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Carthage man saves neighbor from exploded pickup truck

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CARTHAGE — When Richard C. Robinson went outside to clear the driveway at his Van Brocklin Road residence last week, he never expected he might have to save his neighbor’s life.

But that’s exactly what happened on the afternoon of Feb. 5, when Mr. Robinson, 56, heard his neighbor William B. McCallops, 84, struggling to get his red Ford pickup truck into his driveway.

Mr. McCallops was returning from a doctor’s appointment and a stop at the supermarket. Lake-effect bands rapidly were depositing snow across the area and Mr. Robinson estimated that there was around a foot on the ground when his neighbor’s truck got stuck.

Two or three minutes after he went next door to help, Mr. Robinson jumped on the back of the vehicle to help give Mr. McCallops enough traction to get it into his two-bay garage. That’s when Mr. Robinson noticed smoke starting to creep out from under the hood.

Now, both men are glad they couldn’t get the truck inside.

Mr. Robinson jumped down and quickly wrapped his arm around Mr. McCallops, who uses an oxygen tank and has limited mobility, and helped him out of the truck. Mr. Robinson said he grabbed the oxygen tank that Mr. McCallops was using at the time, but a spare tank was left inside.

When there’s smoke, there’s fire. Less than a minute after Mr. Robinson helped Mr. McCallops out of the truck, the battery exploded, blasting the metal hood off. Mr. McCallops said he gave his phone to Mr. Robinson to call the fire department just as the two front tires burst.

Mr. Robinson’s son Tucker was returning home on the school bus from Carthage Central High School. Mr. Robinson said that when the bus drove by, the students on it moved to look at the burning truck. At that point, the smoke was getting thicker and the flames had begun to peek out of the undercarriage.

“It all happened so fast,” Mr. Robinson said.

Then the spare oxygen tank in the truck’s cab exploded, launching bright flames 10 feet into the sky.

“It sounded like a grenade going off,” Mr. McCallops said.

He said the tank that exploded was a portable one a bit smaller than those he usually uses. But it burst with enough power to knock pictures and books off the walls at both men’s houses and to leave the front half of Mr. McCallops’s truck an empty metal shell, burnt white by the tall flames.

Mr. McCallops lives with his daughter, Laura, who was not home at the time of the fire. He said the pickup is Laura’s, but he often used it as well.

The truck now lies in a snowbank off the side of Mr. McCallops’s driveway after the Champion and West Carthage fire departments, who responded to the scene, moved it because it was blocking one bay of his garage.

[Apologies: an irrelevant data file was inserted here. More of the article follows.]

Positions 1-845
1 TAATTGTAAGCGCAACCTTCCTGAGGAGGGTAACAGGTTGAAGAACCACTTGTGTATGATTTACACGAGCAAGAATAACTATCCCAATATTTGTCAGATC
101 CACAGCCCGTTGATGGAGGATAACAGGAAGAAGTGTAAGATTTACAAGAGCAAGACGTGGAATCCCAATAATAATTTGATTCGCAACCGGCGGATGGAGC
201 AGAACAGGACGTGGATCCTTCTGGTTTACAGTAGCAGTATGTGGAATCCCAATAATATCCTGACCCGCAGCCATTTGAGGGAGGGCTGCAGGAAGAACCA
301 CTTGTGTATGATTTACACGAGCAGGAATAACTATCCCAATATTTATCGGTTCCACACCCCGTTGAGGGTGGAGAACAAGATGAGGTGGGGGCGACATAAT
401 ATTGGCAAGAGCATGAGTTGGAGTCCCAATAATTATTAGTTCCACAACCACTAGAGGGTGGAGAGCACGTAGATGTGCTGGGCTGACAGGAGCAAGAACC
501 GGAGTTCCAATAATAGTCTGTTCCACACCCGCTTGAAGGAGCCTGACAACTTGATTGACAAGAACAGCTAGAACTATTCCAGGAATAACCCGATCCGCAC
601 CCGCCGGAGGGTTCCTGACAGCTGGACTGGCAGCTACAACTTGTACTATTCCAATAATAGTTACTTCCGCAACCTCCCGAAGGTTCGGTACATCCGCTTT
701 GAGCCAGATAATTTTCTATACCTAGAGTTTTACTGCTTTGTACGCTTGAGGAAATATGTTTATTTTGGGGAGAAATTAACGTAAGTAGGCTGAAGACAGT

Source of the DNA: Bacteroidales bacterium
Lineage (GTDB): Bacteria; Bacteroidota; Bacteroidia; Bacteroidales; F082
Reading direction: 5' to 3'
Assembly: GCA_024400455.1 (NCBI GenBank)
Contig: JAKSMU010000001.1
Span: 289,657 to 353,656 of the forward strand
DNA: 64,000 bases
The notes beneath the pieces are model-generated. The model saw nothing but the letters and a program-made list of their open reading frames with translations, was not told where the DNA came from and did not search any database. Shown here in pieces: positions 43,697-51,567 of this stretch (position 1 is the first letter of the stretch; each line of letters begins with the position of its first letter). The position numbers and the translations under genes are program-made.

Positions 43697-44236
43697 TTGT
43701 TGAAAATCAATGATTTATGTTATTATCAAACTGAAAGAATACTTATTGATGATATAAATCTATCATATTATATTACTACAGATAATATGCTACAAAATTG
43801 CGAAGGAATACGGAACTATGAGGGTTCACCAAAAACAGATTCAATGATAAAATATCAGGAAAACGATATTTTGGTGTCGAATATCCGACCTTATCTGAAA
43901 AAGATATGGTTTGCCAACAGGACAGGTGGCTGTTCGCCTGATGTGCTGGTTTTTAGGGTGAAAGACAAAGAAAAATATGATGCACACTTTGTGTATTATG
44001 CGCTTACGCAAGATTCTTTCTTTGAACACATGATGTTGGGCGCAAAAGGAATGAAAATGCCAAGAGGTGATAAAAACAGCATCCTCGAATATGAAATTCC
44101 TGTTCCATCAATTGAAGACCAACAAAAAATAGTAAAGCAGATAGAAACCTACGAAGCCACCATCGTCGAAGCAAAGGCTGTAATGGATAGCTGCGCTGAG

Though Mr. McCallops has lived in the area for 30 years, and Mr. Robinson for 10, both said they have never seen anything like this before.

Neither man had prior experience fighting a fire, but that didn’t stop Mr. Robinson from at least trying. He said he grabbed a fire extinguisher from Mr. McCallops’s house and ran back outside to help subdue the flames. However, he soon realized the fire extinguisher was no match for the inferno.

“The whole undercarriage was on fire,” Mr. Robinson said.

Even though the truck was totaled, both men were unharmed. They said it could have been much worse.

Mr. Robinson said he had two things running through his mind during the ordeal: hoping the garage didn’t burn down and that Mr. McCallops didn’t have a heart attack.

Mr. McCallops was transported to Carthage Area Hospital as a precautionary measure. He said the truck was fully insured and he already is thinking about what step he’ll take next, though he admitted he is in no rush.

“I’m just going to sit still for a while,” Mr. McCallops said. “Though I’ll probably get four-wheel drive next time.”

With a smile, Mr. McCallops said he was distraught about losing the $22 worth of groceries he had just purchased, including a jar of pickles that exploded and a pan of brownies he was hoping to have with supper that night.

Though both men can joke about the incident now, they both know how close they were to disaster.

Mr. Robinson said he happened to be outside his house clearing snow and knew that Mr. McCallops was the only one home at the time. So when he heard the truck struggling to make it up the driveway, Mr. Robinson said he decided to go over and help. Mr. McCallops was told by fire investigators that the cause of the fire was likely a short in the electrical wiring and what started as a push up the driveway turned into a towering flame in about five minutes. The vehicle became a smoldering metal shell in less than 15 minutes.

Mr. Robinson said the fire likely started when he was still pushing on the back of the truck and Mr. McCallops was sitting behind the wheel, while the two were still oblivious to what was happening beneath the hood.

“I’m glad I helped him out,” Mr. Robinson said. Mr. McCallops agreed.

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